Ignoring and blocking online trolls is the best way to tackle online hate, new research has found.

The newly-established Centre for Countering Digital Hate (CCDH) has published a series of guidelines urging targets of online abuse to resist the urge to respond, block them immediately and to report any potentially criminal content to the police.

The report, co-authored by psychologist Dr Linda Papadopoulos and Imran Ahmed, CCDH chief executive officer, said engaging with trolls was less about winning an argument than the trolls leveraging an opportunity to spread their propaganda as widely as possible.

“When a troll targets you for abuse, block them immediately; this will ensure that they cannot tweet at you ever again, and removes mentions of them from your notifications,” the report’s guidelines advise.

“If you receive several tweets in a short period of time, temporarily switch off app notifications on your mobile devices; this will protect you from unplanned exposure to troll hate.”

 The guidelines advise against posting about being a target of abuse, as doing so is more likely to invite further abuse and sympathy, “all of which raises troll content up in prominence”.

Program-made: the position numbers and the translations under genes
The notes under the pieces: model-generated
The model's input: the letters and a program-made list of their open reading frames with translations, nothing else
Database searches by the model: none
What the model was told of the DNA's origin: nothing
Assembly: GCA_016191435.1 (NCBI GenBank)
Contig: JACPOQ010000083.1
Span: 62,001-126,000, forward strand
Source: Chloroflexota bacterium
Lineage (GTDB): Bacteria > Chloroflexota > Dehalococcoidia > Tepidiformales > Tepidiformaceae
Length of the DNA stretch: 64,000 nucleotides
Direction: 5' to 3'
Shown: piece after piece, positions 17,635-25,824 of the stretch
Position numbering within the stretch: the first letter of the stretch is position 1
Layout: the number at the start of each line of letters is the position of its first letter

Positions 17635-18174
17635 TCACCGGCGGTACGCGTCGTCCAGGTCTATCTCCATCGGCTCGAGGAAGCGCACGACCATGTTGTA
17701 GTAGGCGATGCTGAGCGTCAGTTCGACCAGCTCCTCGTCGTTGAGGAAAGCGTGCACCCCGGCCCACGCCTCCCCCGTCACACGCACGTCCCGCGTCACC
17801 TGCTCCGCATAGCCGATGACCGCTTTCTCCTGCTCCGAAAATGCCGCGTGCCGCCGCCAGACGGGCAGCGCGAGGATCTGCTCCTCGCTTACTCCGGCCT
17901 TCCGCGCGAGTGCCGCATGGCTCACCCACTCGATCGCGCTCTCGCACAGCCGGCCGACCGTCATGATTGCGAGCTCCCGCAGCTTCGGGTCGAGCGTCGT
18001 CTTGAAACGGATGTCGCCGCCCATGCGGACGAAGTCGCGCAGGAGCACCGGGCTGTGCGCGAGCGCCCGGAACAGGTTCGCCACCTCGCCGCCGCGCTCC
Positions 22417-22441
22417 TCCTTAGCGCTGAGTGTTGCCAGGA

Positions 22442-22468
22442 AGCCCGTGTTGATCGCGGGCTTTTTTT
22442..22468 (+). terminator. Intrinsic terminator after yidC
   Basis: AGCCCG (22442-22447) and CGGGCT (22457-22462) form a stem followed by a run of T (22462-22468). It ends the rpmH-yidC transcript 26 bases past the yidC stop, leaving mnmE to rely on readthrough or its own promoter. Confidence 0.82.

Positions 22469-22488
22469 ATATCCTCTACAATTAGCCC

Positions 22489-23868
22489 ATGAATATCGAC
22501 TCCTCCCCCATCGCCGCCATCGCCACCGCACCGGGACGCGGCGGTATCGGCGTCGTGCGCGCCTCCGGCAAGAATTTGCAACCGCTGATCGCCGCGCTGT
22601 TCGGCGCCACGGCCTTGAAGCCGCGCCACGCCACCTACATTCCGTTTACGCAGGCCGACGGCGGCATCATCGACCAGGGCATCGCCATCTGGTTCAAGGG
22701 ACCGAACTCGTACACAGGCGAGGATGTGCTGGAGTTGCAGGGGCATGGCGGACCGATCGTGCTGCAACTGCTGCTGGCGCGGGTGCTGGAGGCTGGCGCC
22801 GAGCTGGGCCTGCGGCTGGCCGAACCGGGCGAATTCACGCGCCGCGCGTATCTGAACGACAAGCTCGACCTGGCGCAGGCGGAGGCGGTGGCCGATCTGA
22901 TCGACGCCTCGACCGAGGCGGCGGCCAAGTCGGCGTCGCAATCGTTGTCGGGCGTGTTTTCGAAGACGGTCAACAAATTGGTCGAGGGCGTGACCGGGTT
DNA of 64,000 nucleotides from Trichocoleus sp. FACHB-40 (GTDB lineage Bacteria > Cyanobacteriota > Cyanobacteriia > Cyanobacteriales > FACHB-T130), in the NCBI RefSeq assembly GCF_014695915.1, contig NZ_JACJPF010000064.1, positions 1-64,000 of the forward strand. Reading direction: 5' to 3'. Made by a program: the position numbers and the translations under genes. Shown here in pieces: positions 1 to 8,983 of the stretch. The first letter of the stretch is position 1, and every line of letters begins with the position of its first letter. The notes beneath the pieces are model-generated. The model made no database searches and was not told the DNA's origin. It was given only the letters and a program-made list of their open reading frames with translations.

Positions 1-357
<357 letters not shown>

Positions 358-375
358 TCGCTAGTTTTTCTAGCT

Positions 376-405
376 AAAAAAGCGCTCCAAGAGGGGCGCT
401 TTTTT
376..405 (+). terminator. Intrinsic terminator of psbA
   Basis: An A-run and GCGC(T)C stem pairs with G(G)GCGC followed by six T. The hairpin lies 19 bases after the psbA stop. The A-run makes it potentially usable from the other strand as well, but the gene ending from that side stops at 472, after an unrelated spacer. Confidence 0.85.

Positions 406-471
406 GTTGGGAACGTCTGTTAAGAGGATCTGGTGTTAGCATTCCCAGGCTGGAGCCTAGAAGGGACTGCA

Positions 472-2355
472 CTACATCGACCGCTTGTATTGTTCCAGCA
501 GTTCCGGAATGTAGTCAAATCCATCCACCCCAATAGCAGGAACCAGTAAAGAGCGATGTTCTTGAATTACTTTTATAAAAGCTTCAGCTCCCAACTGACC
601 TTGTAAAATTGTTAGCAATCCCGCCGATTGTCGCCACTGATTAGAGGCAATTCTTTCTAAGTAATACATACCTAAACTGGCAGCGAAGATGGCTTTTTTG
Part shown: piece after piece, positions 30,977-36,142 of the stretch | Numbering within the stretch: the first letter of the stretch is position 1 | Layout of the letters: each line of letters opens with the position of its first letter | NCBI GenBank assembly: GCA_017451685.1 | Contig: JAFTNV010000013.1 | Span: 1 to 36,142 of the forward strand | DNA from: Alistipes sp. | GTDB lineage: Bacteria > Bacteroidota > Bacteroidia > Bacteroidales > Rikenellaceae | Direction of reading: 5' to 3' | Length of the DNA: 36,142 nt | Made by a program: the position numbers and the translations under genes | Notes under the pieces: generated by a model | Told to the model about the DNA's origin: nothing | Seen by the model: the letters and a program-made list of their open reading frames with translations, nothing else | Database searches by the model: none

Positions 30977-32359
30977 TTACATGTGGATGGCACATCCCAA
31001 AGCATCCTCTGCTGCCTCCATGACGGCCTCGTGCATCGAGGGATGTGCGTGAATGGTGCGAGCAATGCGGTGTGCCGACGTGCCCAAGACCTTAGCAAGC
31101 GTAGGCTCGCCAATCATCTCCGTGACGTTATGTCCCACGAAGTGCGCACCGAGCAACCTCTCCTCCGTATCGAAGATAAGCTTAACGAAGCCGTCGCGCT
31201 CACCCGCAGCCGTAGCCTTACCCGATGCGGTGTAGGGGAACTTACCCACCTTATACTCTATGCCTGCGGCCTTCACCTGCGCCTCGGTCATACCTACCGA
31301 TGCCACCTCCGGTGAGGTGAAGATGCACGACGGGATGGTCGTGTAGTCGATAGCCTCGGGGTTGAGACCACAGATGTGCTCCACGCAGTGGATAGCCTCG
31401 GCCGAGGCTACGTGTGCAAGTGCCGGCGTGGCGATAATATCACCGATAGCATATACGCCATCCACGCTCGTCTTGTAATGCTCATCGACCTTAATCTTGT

Social media abuse

Taking time away from social media and treating yourself with compassion is important in the wake of being trolled, it added.

Social media firms, particularly Twitter, have been heavily criticised for failing to curb the rise in online abuse.

Jesy Nelson, one-quarter of the girl band Little Mix, recently admitted she had  attempted suicide due to an onslaught of online abuse eight years ago.

“The whole world had an opinion on me,” she said in her new BBC documentary Odd One Out, “and they weren’t good ones.”

 The anonymity provided by the internet has also prompted calls to force users to use their real identities when using social media.

Footballer Harry Maguire recently called for Twitter and Facebook-owned Instagram to verify every account in order to crack down on “pathetic trolls” after his Manchester United teammate Paul Pogba was targeted following his penalty miss against Wolves last month.

“Disgusting. Social media need to do something about it,” Maguire wrote on Twitter.

“Every account that is opened should be verified by a passport/driving licence. Stop these pathetic trolls making numerous accounts to abuse people.”

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